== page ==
Thursday, 21 April 2011

More about Tuesday Night Writers

It has been my privilege the past few years to belong to a wonderful writing group that meets weekly in my local library and throughout the year in ‘writing spas’. The group has almost always been just women (we did have one male member who brought an interesting perspective to our writing). The insights we experience about each other and ourselves have been truly enlightening.
There is something powerful about groups of women. The energy in the room becomes almost palatable as we weave our words into tapestries and mosaics. With only the rare exception, we leave in a far better state of mind than when we start each week.
Each of us brings our own needs, writing styles and creative colour to the blend. Even when given the same prompt or image to work from, the resulting words are at once individual yet also a startling culmination of our combined energies. Hearts are opened honestly, privacy and personal borders are respected yet the sharing helps us to grow, to bond and to heal where necessary. It is a safe place where just the act of writing down words too personal sometimes to share acknowledges their truth and frees our souls. We emerge replenished, restored and rejuvenated.
We are all different, yet all the same.  Brought together in the common goal of sharing words we have begun to share our lives and build friendships.
What a wonderful way to spend an evening: an amazing and worthwhile adventure where we are finding sisterhood while also finding ourselves.

Sunday, 10 April 2011

Why I write...

I write because
  • it calms me and helps me to centre myself
  • it realigns my chih
  • it connects me to the world, to other people
  • it silences the negative energy around me
  • it makes me listen
  • it makes me realize
  • it makes me remember
  • it makes me feel
  • it makes me whole
Sometime I don't write because
  • I think I don't have time
  • I am too lazy to bother
  • I forget how it makes me feel
  • I feel empty of words
  • I am tied in knots inside that are too tight to loosen
  • I blend into the life around me
  • I am not grounded
  • my mind won't be still
  • I worry what people will think of my words
  • I fade to grey and then to black....

Sunday, 3 April 2011

Puddles and Pink Rubber Boots

Spring is finally coming to our part of Alberta, albeit very s-l-o-w-l-y.  Massive drifts of crystallizing granules of snow still line our roads and pathways but birds are singing happily as they dip in and out of puddles.
Other little birds are also enjoying the puddles. Our neighbour's granddaughter, Sophie, who is a little over two years old, stomped happily in the largest puddles she could find in our quickly drying cul-de-sac. Pink rubber boots, pink splash pants and her pink parka kept her warm and dry while her little feet scampered through the water and her happy laugh joined the trill of the birds enjoying their own puddles (of course, sans the rubber boots!).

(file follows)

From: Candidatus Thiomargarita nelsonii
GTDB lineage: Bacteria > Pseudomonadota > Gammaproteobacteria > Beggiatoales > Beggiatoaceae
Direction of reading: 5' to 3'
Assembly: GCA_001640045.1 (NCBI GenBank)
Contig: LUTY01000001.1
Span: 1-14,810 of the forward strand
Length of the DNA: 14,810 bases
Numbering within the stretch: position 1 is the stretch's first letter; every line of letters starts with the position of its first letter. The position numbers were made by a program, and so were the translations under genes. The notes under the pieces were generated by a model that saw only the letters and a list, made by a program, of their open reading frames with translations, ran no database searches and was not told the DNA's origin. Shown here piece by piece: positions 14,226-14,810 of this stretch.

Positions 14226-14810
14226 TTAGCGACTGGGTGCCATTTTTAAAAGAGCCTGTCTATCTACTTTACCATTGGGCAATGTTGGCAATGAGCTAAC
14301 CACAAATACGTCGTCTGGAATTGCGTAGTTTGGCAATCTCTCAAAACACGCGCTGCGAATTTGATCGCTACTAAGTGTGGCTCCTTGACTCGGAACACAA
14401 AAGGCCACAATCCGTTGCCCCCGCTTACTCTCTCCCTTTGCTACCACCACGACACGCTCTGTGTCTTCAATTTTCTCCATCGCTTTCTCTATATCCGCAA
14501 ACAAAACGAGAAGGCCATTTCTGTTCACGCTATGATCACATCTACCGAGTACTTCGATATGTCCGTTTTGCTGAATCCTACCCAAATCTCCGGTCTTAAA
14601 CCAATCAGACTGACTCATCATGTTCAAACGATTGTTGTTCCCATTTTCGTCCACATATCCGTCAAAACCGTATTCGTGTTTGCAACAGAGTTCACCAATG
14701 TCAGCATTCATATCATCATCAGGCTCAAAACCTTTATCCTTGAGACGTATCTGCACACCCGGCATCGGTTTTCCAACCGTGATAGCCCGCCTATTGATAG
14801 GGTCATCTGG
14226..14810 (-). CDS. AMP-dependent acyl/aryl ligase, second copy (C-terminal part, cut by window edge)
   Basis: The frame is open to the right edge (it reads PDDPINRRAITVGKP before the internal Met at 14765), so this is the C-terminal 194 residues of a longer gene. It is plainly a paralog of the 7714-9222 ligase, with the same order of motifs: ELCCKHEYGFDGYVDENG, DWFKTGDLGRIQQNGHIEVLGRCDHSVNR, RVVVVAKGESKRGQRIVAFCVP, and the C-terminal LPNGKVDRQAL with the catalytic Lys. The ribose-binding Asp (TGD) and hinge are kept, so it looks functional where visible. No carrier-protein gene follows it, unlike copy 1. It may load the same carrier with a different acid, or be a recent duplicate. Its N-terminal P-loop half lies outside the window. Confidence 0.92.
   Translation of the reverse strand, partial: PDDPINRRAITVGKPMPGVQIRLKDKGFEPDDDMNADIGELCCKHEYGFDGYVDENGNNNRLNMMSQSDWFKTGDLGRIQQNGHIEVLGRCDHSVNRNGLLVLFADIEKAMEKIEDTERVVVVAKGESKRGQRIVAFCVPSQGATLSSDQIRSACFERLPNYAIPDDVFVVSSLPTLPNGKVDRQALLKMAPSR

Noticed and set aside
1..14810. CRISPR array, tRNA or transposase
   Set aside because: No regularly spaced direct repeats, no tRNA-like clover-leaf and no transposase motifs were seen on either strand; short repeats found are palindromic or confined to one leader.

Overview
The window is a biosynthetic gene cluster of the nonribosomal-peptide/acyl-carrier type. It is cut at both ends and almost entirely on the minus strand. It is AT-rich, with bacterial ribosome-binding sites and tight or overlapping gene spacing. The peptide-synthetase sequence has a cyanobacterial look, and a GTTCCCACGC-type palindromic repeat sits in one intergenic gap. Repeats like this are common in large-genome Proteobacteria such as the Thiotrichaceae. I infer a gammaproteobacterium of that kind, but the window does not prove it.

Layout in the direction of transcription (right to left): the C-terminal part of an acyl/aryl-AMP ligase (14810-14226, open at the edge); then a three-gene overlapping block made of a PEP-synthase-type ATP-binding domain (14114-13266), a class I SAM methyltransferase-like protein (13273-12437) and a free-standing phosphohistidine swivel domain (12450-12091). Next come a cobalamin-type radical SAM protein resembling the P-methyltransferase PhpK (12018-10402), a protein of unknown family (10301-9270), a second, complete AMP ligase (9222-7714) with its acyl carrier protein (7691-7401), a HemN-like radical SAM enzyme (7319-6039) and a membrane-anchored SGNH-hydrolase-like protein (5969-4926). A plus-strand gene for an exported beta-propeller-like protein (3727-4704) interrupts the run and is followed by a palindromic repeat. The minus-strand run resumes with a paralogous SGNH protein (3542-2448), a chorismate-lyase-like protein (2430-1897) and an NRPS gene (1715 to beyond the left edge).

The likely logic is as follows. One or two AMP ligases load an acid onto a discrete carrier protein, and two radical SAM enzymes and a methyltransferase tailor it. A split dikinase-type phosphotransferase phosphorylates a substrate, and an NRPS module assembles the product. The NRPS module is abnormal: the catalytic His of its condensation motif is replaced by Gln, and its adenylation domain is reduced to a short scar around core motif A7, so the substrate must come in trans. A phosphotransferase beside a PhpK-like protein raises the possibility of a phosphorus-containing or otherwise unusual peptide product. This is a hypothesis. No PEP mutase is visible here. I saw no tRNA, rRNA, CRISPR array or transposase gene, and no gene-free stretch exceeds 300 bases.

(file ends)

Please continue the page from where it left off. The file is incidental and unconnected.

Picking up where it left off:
My own daughter, now 22 and also sans pink boots, helped me chip blocks of icy snow from our driveway today. East facing, it takes its time in melting although the neighbours on the sunny south side of the cul-de-sac are ice-free. It made me think of her love for puddles and how her pink rubber boots splashed merrily through many years of watery springs, rainfalls and unseasonably warm winters. Pink turned to purple and then to none. The past few years she has moved on to splashing through oceans in her life as a marine biologist. Who knew that her love for puddles (and keeping worms 'warm' in her pockets!) would lead to that?
I miss those pink rubber boots and our happily splashing little girl....

Sunday, 27 March 2011

Earthsong

The last weeks of winter are always so hard to get through. Seemingly endless days of grey, overcast skies, mounds of dirty crystallized snow, puddles and ice mixing into a slippery cocktail that coats the sidewalks and roads.
Winter’s beauty is long past, her coat patched and threadbare but hanging on nonetheless. The birds are returning, their songs echoing through the frosty mists but the earth sleeps on, shrouded by the dregs of a season reluctant to depart.
As the days slowly lengthen, the cold will eventually surrender to the warmth of spring. Soon, hopefully, the birds can cheerfully herald winter’s demise as the sun breathes life back into the frozen earth so its song can be heard one more time.

Sunday, 20 March 2011

Cupcake Day

In the seniors' manor where my mom lives, they have a wonderful tradition - once a month, iced cupcakes are distributed to every resident in the complex. What a delicious idea!  Many of these seniors are on their own, no longer bake for themselves and get few visitors.  A luscious cupcake, delivered with a smile, is sure to brighten their day even if they don't wish to eat it but only to gaze upon its succulent beauty.
A dollop of glorious sweet icing adorning a fluffy light melt in your mouth concoction, a sprinkle of chocolate or rainbows lightly nestled on billowing folds of cloudlike softness. A treat for the soul, the eyes and of course the palate should one wish to partake of the sweet confection.
Just think how lovely the world would be if everyone, everywhere could have their own cupcake day.

Tuesday Night Writers

Each Tuesday night, a group of writers meet at the Spruce Grove Public Library to write, share and learn. Over the years, our numbers have grown and we have opened our hearts to each other with our writing.